Recently, Rolling Stone released its controversial August 1 issue, its cover emblazoned with a self-portrait of Boston Marathon bombing suspect Dzhokhar Tsarnaev:
In response to the cover, Sergeant Sean P. Murphy, released photos he took during the teen’s capture on April 19, 2013, in Watertown in an attempt to stop the glorification of the suspect.
The album below highlights Murphy’s photos of the arrest, including actions leading up to Tsarnaev’s apprehension, images of the bloodied suspect with a laser pointed at his forehead, and evidence of his medical treatment following capture by police:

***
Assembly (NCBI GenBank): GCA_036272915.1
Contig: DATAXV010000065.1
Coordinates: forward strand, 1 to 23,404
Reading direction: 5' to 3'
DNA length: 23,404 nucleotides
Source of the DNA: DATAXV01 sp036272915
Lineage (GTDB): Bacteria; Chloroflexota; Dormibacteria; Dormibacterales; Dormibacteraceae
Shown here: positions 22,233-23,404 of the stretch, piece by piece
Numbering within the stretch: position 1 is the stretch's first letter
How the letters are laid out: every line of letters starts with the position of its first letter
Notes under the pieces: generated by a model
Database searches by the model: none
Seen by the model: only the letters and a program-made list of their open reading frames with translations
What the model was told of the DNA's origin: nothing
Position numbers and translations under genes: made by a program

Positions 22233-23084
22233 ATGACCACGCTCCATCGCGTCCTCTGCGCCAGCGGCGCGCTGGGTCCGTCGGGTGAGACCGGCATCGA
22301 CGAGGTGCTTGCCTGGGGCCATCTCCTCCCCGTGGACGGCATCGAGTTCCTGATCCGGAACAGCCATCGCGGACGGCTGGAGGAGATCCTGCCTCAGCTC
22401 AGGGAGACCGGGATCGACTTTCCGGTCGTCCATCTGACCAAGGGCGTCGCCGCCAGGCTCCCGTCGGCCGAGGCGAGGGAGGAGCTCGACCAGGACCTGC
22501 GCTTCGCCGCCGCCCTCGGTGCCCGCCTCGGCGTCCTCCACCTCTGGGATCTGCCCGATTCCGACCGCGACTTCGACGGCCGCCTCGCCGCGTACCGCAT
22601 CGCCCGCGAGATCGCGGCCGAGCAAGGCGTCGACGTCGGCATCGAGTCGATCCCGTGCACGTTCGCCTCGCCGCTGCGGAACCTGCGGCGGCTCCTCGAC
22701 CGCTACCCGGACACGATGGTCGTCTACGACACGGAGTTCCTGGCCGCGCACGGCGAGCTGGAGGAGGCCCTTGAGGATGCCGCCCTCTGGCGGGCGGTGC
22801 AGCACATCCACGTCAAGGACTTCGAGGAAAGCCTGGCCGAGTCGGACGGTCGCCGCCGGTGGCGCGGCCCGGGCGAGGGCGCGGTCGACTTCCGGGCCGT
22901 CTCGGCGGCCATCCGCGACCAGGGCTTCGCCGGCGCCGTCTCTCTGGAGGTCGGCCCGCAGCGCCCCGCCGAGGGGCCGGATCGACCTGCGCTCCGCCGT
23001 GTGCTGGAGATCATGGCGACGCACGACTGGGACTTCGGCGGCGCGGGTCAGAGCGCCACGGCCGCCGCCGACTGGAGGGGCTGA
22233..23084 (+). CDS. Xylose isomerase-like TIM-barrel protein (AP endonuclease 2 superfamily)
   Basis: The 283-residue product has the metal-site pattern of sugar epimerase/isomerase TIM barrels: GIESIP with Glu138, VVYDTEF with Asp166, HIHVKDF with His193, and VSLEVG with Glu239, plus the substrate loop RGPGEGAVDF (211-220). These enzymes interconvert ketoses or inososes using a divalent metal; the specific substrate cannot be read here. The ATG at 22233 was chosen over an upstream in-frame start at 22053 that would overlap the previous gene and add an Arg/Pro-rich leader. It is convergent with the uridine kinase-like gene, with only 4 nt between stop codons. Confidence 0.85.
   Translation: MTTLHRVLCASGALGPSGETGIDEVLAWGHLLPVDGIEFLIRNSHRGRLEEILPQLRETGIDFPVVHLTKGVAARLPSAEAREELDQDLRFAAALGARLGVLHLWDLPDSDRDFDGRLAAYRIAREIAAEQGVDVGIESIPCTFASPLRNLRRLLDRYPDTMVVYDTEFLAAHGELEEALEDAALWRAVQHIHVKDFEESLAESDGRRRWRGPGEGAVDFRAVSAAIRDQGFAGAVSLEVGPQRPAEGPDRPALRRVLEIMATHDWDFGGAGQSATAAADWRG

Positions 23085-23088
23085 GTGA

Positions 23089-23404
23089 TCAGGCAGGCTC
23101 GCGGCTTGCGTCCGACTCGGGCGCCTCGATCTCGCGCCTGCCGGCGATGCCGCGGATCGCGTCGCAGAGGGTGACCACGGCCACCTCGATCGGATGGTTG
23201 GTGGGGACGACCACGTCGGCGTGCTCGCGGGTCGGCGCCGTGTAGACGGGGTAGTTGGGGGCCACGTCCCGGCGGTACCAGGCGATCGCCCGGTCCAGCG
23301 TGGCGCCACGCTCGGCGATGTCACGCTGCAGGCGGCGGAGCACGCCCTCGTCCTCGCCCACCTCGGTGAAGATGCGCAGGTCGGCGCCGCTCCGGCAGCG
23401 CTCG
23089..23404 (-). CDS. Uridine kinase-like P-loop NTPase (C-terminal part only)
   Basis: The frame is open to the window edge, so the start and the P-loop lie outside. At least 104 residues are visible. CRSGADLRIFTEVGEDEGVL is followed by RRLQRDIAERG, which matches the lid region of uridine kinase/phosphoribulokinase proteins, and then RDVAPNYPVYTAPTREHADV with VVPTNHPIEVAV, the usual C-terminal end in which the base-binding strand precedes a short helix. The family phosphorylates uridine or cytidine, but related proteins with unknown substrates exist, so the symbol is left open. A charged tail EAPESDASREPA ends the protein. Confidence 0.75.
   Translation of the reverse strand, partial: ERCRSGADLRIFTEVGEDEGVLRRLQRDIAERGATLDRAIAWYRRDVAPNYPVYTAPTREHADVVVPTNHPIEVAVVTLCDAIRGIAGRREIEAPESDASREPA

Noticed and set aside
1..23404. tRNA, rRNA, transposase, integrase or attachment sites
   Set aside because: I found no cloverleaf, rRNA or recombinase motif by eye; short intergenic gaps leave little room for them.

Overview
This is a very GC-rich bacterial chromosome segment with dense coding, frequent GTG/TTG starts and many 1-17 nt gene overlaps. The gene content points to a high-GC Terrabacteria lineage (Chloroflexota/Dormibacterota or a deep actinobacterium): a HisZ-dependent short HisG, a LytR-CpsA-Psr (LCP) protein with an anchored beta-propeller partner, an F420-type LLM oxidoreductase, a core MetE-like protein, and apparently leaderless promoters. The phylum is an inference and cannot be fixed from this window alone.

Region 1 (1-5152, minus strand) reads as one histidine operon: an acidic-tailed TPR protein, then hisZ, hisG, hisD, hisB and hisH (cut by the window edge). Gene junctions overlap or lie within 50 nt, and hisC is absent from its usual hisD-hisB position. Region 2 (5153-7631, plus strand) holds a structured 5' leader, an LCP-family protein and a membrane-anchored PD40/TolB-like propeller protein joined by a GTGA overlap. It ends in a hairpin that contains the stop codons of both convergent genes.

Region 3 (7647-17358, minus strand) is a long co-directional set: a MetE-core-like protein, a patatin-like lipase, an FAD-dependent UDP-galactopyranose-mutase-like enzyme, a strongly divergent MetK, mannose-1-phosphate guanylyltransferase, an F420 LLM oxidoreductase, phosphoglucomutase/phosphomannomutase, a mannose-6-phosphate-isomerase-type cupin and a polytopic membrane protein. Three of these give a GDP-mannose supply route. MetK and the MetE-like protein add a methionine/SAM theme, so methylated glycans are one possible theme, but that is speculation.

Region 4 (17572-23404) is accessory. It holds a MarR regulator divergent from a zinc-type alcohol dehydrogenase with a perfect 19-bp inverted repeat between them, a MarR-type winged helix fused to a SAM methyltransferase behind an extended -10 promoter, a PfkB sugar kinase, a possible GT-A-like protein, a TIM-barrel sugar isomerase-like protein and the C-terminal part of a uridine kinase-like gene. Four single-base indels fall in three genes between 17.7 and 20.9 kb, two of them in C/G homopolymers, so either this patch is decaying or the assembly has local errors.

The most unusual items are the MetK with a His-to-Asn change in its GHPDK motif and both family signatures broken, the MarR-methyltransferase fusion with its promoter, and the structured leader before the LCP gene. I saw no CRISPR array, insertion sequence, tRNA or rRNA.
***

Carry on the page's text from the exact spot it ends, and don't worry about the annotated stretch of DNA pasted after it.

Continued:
Now the photographer, a 25-year-veteran of the Massachusetts State Police, is on restricted duty while an internal investigation is conducted to identify whether or not Murphy’s actions violated policies. Federal prosecutors worry that the public release of Murphy’s photos, which may be considered evidence, threatens the integrity of Tsarnaev’s trial.
State Police Colonel Timothy Alben says it’s not likely that Sergeant Murphy will lose his job, but he will be held accountable for his decisions. Though many are criticizing the photographer’s actions, he also has a large group of supporters who are praising the publicity of his photos.
Especially when it comes to high-profile trials, photographs may hold more power than many photographers realize.
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